Nintendo fails at the name game again...

Nintendo came out with a couple big announcements this week-The more surprising of the two being the unveiling of the super cheap 3D-less 2DS. It's a very attractive price at only $129, but the name and form factor are questionable. This new 2DS doesn't fold, which granted solves the issue of kids possibly breaking the hinges but leaves the screen more vulnerable and frankly the form factor is just weird, it cannot fit into a pocket. This wouldn't be an issue for me as I mostly carry mine in a backpack but for the younger crowd this is clearly aimed at it would matter.

But the most troubling thing is the name-Uninformed consumers (and employees) will see this and be utterly confused. Why? Because there are no 2DS games. Sure you can try and assure them that DS & 3DS games work, but odds are they won't believe you or at least they will take a lot of convincing.

The bigger and probably overdue news is that the Wii U is getting a price drop. It's still about a month off but this new slick Zelda bundle will retail for $299, which might finally be enough to spur flagging sales. How attractive is a free digital copy of a decade old Zelda game? I mean Wind Waker is awesome and there is a whole generation of gamers now who haven't played it, but then again the ones most excited for it are probably the ones who have played and enjoyed it already. I also think Nintendo's antiquated account system is robbing them of some sales as well, as that Zelda gamepad looks great but no one will buy one if it means losing the Wii U stuff they already have since it's tied to one account. Anyways, I think this'll help and the fact that software is finally coming out will hopefully prove Reggie right and move units, but any chance Nintendo had of even competing with The PS4 and Xbox one is petty much done at this point unless those just do incredibly poorly because no one cares about next gen and everybody is just sticking and tablets and phones like some analysts ares saying...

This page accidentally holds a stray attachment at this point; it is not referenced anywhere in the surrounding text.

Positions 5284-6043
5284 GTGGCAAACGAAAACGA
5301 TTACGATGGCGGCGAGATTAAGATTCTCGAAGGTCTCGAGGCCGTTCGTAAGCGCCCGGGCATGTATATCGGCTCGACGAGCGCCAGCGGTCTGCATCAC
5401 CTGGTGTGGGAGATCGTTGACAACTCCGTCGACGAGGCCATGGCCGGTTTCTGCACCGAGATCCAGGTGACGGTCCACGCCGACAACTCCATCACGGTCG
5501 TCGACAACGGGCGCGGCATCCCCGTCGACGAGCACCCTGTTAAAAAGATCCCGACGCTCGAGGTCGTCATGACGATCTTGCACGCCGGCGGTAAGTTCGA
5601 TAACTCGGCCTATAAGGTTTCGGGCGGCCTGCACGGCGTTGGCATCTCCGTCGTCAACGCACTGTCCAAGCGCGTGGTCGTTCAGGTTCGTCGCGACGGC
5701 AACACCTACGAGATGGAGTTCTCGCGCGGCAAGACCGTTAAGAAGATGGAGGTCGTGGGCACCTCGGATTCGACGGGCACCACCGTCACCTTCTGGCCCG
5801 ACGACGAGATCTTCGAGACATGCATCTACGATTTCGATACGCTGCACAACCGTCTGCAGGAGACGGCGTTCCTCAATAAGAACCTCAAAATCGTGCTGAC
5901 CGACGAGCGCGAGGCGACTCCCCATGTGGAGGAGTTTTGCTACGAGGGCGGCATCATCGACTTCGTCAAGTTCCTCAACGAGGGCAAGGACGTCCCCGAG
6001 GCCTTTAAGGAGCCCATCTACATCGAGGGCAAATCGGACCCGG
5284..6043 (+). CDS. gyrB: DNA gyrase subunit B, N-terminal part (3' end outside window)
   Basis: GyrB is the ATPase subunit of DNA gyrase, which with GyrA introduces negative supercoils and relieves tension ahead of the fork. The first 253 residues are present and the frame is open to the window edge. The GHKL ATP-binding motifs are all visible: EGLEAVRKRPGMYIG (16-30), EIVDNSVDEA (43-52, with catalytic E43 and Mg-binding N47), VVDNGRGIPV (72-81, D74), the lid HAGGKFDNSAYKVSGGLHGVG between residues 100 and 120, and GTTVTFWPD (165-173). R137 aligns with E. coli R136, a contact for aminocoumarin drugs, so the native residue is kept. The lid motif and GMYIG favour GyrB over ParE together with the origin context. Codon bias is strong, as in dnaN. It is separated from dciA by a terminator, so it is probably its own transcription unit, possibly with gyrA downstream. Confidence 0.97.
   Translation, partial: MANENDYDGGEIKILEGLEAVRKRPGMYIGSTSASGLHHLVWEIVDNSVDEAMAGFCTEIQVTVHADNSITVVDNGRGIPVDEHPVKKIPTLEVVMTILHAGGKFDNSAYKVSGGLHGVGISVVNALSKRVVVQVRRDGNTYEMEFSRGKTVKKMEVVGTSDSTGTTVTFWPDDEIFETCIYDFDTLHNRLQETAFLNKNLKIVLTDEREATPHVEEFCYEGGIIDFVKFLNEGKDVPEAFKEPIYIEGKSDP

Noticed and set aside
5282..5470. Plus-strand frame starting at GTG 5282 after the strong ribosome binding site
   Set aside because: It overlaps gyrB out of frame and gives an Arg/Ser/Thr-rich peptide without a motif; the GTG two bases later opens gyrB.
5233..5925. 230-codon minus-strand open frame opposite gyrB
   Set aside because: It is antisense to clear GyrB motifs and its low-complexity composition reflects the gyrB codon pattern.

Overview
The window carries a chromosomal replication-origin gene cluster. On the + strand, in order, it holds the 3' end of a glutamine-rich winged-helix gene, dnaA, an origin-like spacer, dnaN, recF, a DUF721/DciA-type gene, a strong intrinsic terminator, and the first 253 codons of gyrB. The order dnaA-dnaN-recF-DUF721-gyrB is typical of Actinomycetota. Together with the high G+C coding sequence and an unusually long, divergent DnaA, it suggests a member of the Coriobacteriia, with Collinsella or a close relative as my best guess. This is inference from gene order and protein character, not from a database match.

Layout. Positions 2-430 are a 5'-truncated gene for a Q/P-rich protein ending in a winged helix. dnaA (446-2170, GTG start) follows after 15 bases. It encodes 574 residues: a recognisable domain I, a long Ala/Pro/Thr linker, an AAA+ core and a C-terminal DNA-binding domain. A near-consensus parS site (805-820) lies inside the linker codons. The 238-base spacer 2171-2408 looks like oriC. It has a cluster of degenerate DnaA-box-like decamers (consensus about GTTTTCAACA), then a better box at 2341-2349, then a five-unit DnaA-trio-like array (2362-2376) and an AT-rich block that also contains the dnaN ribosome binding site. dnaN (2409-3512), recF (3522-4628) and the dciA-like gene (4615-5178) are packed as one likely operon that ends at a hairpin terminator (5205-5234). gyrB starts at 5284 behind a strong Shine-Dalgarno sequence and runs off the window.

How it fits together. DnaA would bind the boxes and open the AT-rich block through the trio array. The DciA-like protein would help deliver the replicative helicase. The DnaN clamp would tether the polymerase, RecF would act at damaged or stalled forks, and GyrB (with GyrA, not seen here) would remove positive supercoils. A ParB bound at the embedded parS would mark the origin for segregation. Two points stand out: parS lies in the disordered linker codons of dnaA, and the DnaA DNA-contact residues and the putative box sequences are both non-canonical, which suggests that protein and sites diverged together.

That's all for today, I'll hopefully have a new post up in the next day or two.


Gamer Cinema: Game Over The Documentary

There are some fantastic video game documentaries out there. Indie Game: The Movie & King of Kong are absolutely incredible. Game Over, which claims to chronicle the last several decades of gaming and it's rise in popular culture is more like a clueless fluff piece by completely out of touch people that manages to patronize, stereotype and damn all at once.